I’ve been predicting for a while that the 14th Amendment Disqualification Clause case that will eventually go before the Supreme Court would come out of Colorado, and with a Colorado Supreme Court split decision in Anderson et al v. Griswold yesterday, it looks like those wheels are in motion.
Another prediction: Trump’s name ultimately will appear on the Colorado primary ballot, and very likely on general election ballots as well. This is because the odds were stacked so strongly in his favor from the start, and because the currently constituted Supreme Court is such a favorable venue for him.
I have a metaphor that may help readers understand the issues at play in Disqualification Clause cases…
The Six Traffic Lights
Imagine the petitioners in the DQ case are driving on a road with six intersections in front of them and a traffic light at each intersection. If their car is stopped at a red light, they will not be able to proceed to their intended destination. If they arrive at a yellow light, they will have to wait until the light turns either red or green.
To get a Trump disqualification, er, to reach their destination, they need all six lights to be green. Trump will be disqualified only if all the lights are green and he remains qualified for the ballot if any single light is red.
Technically, the first challenge is getting the car onto the street. The Arizona plaintiff in Castro v. Fontes, a Republican presidential candidate, was ruled to not have standing to bring a disqualification case because his campaign didn’t have a chance of winning no matter who he was running against. Ouch.
The first light is at the intersection of Justiciability Street. This light turns red if a court refuses to hear the Disqualification Clause case without a prior ruling from Congress. This was where the Minnesota petitioners’ journey in Growe et al. v. Simon came to an end because there’s no chance for a Trump disqualification resolution to pass through our currently constituted Congress.
The second light is at the intersection of Ripeness Street. This light turns yellow if a court decides the Disqualification Clause doesn’t apply to primary elections but still might apply to the General Election. This happened to the Michigan petitioners in LaBrant v. Benson, who are currently waiting at a yellow light that will turn green if Trump is the nominee chosen by the Republican National Convention. If Trump is not the Republican nominee, does not run as a third-party candidate, and ends his campaign, the yellow light will turn red as the issue becomes moot.
So far, only the petitioners in Colorado have gotten a green light at this intersection but cars in Michigan and other states are waiting at a yellow.
The third light is at the intersection of Insurrection Street. This light turns red if a court decides the events surrounding Jan 6 do not constitute an insurrection under Section 3 of the 14th Amendment. Courts don’t have a precedent to go by here, so must create a new standard and justify it under the law. The Colorado petitioners, in the only car to reach this intersection so far, got a green light from Judge Sarah B. Wallace at the district court level. Trump appealed, trying to turn this light from green to red, but the green light was affirmed by the Colorado Supreme Court’s majority opinion.
The fourth light is at the intersection of Participation Street. This light turns red if a court decides that Trump’s actions on and before the insurrection don’t meet the definition of participation under Section 3 of the 14th Amendment. Again, there was no precedent, and again, Judge Wallace set a green light that was affirmed by the Colorado Supreme Court majority.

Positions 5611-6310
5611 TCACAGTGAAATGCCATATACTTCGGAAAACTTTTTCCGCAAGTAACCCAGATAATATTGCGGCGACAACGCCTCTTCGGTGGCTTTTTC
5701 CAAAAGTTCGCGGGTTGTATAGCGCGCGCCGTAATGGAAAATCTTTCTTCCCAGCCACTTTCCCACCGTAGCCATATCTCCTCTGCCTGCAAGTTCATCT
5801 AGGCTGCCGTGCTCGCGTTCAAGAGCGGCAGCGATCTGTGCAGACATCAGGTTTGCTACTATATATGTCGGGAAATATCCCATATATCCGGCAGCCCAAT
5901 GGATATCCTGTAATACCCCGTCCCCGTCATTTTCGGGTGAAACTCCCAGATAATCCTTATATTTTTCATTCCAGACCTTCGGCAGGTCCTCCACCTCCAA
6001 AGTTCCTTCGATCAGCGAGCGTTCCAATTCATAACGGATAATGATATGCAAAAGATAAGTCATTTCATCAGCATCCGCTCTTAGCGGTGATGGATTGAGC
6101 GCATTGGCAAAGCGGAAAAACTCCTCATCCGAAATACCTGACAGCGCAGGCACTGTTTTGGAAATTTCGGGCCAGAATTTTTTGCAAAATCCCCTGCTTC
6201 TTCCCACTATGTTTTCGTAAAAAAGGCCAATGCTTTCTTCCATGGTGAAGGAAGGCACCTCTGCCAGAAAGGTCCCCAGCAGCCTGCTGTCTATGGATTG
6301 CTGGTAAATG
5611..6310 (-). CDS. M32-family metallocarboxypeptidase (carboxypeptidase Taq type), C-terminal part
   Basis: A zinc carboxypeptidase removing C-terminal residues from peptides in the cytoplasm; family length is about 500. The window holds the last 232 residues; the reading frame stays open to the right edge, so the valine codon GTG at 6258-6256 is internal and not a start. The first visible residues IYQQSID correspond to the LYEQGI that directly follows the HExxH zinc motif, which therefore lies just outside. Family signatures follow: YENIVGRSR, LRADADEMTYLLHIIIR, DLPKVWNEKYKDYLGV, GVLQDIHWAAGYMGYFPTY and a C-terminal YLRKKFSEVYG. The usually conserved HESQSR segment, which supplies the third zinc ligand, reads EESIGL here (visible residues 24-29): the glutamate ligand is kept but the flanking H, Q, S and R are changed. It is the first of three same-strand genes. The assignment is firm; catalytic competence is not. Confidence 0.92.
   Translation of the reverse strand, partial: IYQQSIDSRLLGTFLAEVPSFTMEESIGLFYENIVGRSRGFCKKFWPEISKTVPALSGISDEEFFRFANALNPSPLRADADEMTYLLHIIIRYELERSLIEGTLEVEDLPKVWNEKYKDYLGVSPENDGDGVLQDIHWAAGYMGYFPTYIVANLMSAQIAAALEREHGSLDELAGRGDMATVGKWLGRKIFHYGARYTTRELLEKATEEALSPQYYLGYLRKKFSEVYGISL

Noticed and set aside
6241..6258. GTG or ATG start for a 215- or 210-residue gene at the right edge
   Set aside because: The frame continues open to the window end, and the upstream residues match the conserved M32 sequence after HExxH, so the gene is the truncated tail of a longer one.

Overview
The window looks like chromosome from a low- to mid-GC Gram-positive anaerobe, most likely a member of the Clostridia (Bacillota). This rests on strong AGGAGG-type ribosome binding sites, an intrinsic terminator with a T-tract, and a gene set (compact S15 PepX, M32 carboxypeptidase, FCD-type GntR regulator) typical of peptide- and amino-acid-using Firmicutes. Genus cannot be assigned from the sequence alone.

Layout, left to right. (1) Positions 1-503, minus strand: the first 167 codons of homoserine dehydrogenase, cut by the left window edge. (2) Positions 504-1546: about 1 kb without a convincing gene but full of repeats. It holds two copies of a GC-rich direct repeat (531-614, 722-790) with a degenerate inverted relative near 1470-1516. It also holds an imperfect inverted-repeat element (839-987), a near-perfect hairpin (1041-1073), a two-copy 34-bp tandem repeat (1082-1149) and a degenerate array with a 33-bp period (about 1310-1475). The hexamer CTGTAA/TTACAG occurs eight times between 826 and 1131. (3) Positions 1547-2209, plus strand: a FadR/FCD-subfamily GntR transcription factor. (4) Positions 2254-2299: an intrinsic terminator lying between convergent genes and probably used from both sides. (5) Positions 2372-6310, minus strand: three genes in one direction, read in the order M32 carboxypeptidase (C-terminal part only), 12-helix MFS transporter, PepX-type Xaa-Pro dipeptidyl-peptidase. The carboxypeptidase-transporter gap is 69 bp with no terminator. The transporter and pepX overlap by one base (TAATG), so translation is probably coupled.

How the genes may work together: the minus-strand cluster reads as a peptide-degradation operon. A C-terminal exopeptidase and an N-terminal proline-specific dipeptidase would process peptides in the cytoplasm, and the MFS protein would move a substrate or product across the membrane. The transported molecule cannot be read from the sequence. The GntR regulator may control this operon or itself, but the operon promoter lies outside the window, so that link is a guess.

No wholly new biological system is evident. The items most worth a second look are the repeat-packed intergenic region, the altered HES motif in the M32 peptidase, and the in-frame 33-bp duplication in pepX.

The fifth light is at the intersection of Oath Street. This light turns red if a court decides the presidential oath does not fall under the oaths required to invoke the Disqualification Clause. At the district court level, Judge Wallace put up a red light that the petitioners appealed. The Colorado Supreme Court majority turned this red light to green.
The sixth light is at the intersection of Officer Street. This light turns red if a court decides the presidency is not an office under the United States, as envisioned by the framers of the 14th Amendment. Judge Wallace had put a red light at this intersection as well, which was also turned green by the Colorado Supreme Court majority.
What It Means
The Judge Wallace’s district court was the first to rule on all six lights. The petitioners needed six green lights but got only four plus two reds. They appealed the red lights, looking to turn them green, while Trump appealed the green lights, looking to turn them red.
All the lights at the Colorado Supreme Court are green, but the case is stayed until January 4th pending anticipated appeals. Because it’s so certain that Trump will appeal to the U.S. Supreme Court (SCOTUS), and so certain that SCOTUS will take up the case, it would be pointless for the Colorado court to order the Colorado Secretary of State to remove Trump from the ballot until a final resolution.
In my opinion, in an ethical court interested in avoiding the appearance of personal bias, the three justices appointed by Trump would recuse themselves from the case and Justice Clarence Thomas would recuse himself from, at bare minimum, deliberations about the green light at Insurrection Street, as his wife is well known to have participated in the events of Jan 6. But that level of ethics is probably beyond the SCOTUS we have.
If the right-leaning SCOTUS, packed with Trump appointees, turns even one of those six green lights red, that will create a universal precedent and all pending Disqualification Clause cases will fail.
So while I personally agree with the Colorado Supreme Court ruling, I don’t expect it to stand for very long.